Objective: We examined the association of physical activity, postmortem brain pathologies, and parkinsonism proximate to death in older adults.
Methods: We studied the brains of 447 older decedents participating in a clinical-autopsy cohort study. We deployed a wrist worn activity monitor to record total daily physical activity during everyday living in the community-setting. Parkinsonism was assessed with 26 items of a modified motor portion of Unified Parkinson's Disease Rating Scale (UPDRS). We used linear regression models, controlling for age and sex, to examine the association of physical activity with parkinsonism with and without indices of Alzheimer's disease and related disorders (ADRD) pathologies. In separate models, we added interaction terms to examine if physical activity modified the associations of brain pathologies with parkinsonism.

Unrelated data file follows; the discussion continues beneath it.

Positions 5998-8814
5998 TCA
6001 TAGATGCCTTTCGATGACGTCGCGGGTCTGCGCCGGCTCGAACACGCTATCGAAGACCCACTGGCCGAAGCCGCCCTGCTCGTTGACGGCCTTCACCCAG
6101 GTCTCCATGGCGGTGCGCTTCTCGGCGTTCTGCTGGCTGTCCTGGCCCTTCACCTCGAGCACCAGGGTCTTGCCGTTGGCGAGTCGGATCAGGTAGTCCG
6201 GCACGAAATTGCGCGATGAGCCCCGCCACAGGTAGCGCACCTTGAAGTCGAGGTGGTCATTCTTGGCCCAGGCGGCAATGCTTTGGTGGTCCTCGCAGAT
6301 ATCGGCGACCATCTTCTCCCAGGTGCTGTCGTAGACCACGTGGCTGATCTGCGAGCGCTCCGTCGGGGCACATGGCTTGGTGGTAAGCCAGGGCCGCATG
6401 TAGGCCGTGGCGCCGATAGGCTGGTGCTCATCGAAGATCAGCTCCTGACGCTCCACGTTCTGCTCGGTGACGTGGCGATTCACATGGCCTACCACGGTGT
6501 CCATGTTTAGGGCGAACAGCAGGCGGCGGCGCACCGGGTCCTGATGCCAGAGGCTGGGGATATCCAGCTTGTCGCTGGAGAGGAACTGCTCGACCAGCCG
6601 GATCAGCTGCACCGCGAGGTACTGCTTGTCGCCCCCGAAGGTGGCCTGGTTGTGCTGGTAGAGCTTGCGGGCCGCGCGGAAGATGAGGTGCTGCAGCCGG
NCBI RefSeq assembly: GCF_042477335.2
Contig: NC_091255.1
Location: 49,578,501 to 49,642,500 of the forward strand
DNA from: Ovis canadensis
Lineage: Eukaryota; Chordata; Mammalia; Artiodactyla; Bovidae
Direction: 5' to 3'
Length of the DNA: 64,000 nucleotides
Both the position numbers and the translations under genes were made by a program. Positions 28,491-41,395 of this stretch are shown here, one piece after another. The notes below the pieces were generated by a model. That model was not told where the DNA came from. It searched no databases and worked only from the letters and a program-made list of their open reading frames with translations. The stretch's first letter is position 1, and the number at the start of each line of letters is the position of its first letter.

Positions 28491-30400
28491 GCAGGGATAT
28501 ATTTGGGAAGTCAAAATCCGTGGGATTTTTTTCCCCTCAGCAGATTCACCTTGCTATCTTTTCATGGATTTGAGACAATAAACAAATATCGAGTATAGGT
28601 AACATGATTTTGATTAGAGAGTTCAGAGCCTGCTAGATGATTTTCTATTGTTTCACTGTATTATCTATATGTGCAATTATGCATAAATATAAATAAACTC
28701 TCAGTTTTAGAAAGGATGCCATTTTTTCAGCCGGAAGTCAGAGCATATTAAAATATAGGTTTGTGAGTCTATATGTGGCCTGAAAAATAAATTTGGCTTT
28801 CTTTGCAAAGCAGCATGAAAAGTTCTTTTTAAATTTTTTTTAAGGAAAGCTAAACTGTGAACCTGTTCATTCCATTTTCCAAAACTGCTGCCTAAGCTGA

Results: Mean age at death was 90.9 (SD, 6.2), mean severity of parkinsonism was 14.1 (SD, 9.2, Range 0-59.4), and 350 (77%) had evidence of more than one ADRD pathologies. Higher total daily physical activity was associated with less severe parkinsonism (Estimate, -0.315, S.E., 0.052, p<0.001). The association of more physical activity with less severe parkinsonism persisted after adding terms for ten brain pathologies (Estimate, -0.283, S.E., 0.052, p<0.001). The associations of brain pathologies with more severe parkinsonism did not vary with the level of physical activity.
Conclusion: The association of higher physical activity with less severe parkinsonism may be independent of the presence of ADRD brain pathologies. Further work is needed to identify mechanisms through which physical activity may maintain motor function in older adults.